The middlemen who buy Ivory Coast cocoa beans from farmers and sell them to processors seldom visit the country’s cocoa farms, and when they do, it’s to examine the beans, not the workers. Young boys are a common sight on the farms of West Africa, and it’s impossible to know without asking which are a farmer’s own children, which are field hands who will be paid $150 to $180 after a year’s work and which are slaves.

“We’ve never seen child slavery. We don’t go to the plantations. The slavery here is long gone,” said G.H. Haidar, a cocoa buyer in Daloa, in the heart of Ivory Coast’s cocoa region. “We’re only concerned with our work.”

The Chocolate Manufacturers Association, based in Vienna, Va., at first said the industry was not aware of slavery, either. After Knight Ridder began inquiring about the use of slaves on Ivory Coast cocoa farms, however, the CMA in late April acknowledged that a problem might exist and said it strongly condemned “these practices wherever they may occur.”

In May, the association decided to expand an Ivory Coast farming program to include education on “the importance of children.” And in June, the CMA agreed to fund a survey of child labor practices on Ivory Coast cocoa farms.

Finally, on Friday, the CMA announced some details of the joint study, which will survey 2,000 cocoa farms in Ivory Coast. “Now we are not debating that this is true,” CMA President Larry Graham said Friday when asked about cocoa farm slavery. “We’re accepting that this is a fact.”

Ivorian officials have found scores of enslaved children from Mali and Burkina Faso and sent them home and they have asked the International Labor Organization, a global workers’ rights agency, to help them conduct a child labor survey that’s expected to be completed this year.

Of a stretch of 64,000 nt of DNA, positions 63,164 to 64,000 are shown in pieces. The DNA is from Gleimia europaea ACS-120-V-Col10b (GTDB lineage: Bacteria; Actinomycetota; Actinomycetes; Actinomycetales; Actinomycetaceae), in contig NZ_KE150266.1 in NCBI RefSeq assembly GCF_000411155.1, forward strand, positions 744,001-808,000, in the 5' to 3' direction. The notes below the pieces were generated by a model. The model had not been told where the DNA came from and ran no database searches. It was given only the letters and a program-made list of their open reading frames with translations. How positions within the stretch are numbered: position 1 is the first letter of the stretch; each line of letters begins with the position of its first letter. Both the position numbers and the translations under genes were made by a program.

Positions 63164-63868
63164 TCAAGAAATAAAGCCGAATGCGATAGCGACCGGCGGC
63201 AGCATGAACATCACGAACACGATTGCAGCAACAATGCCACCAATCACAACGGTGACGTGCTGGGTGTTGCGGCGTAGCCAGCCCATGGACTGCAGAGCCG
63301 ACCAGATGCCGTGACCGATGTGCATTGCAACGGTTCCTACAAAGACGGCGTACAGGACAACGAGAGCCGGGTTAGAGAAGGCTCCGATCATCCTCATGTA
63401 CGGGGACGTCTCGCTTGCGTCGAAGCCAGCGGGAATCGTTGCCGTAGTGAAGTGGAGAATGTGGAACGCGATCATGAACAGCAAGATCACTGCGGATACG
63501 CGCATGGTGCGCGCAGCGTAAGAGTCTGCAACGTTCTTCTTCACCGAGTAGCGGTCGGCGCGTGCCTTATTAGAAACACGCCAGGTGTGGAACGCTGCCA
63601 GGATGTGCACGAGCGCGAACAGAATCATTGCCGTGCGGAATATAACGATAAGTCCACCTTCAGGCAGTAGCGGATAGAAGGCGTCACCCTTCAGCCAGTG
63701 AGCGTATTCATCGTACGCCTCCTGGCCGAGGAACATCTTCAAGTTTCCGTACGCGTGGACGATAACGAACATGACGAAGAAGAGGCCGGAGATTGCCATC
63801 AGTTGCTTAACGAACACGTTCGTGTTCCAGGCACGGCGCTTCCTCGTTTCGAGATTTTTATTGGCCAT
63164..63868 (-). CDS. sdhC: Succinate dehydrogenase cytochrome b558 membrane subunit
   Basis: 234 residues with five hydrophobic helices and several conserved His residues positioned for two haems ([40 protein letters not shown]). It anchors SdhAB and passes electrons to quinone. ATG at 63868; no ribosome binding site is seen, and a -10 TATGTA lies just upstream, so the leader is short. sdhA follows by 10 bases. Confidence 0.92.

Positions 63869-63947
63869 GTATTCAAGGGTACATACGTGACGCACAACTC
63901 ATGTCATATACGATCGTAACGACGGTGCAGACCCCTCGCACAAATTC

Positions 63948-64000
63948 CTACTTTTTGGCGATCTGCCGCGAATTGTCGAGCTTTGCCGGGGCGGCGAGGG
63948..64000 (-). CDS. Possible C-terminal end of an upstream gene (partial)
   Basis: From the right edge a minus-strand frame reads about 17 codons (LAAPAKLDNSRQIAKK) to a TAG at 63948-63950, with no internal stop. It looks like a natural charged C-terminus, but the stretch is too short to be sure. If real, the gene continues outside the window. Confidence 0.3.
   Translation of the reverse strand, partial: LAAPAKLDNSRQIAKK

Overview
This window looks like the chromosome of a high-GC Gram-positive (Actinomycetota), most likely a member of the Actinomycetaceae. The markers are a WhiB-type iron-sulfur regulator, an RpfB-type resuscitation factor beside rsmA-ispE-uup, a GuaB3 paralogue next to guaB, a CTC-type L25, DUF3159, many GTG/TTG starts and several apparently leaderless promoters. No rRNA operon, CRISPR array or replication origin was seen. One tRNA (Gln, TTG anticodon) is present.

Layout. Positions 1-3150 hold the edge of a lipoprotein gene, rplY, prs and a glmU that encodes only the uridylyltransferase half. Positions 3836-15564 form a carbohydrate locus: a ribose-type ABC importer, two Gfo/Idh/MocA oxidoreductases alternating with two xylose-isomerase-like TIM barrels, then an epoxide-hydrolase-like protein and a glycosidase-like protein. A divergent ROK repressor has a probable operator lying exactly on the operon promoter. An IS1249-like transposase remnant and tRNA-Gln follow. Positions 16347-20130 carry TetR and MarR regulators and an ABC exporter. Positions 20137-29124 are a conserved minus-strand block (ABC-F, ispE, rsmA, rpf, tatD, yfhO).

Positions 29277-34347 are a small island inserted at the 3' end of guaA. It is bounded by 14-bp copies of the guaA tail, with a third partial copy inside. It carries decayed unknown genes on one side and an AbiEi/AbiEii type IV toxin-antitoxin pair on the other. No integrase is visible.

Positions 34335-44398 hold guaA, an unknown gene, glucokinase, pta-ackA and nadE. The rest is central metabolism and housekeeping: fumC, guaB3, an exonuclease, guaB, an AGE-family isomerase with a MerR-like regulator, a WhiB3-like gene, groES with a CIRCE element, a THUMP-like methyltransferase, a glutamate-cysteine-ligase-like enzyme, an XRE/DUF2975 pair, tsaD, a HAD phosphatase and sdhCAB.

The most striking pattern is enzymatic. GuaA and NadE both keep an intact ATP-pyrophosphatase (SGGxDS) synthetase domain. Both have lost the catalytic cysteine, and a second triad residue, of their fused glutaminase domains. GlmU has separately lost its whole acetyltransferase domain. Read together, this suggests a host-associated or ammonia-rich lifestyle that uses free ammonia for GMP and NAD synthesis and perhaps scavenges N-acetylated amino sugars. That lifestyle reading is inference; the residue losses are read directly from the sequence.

But they continue to blame the problem on immigrant farmers from Mali and on world cocoa prices that have fallen almost 24 percent since 1996, from 67 cents a pound to 51 cents, forcing impoverished farmers to use the cheapest labor they can find.

Ivory Coast Agriculture Minister Alfonse Douaty calls child slavery a marginal “clandestine phenomenon” that exists on only a handful of the country’s more than 600,000 cocoa and coffee farms.

“Those who do this are hidden, well hidden,” said Douaty (Doo-AH-tee). He said his government is clamping down on child traffickers by beefing up border patrols and law enforcement, and running education campaigns to boost awareness of anti-slavery laws and efforts.

Douaty said child labor in Ivory Coast should not be called slavery, because the word conjures up images of chains and whips. He prefers the term “indentured labor.”

Ivory Coast authorities ordered Le Gros to pay Aly and the other boys a total of 4.3 million African Financial Community francs (about $6,150) for their time as indentured laborers. Aly got 125,000 francs (about $180) for the 18 months he worked on the cocoa farm.

Aly bought himself the very thing the trader who enslaved him had promised: a bicycle. It has a light, a yellow horn and colorful bottle caps in the spokes. He rides it everywhere.

Aly helps his parents by selling vegetables in a nearby market, but he still doesn’t understand why he was a slave. When he was told that some American children spend nearly as much every year on chocolate as he was paid for six months’ work harvesting cocoa beans, he replied without bitterness:

“I bless them because they are eating it.”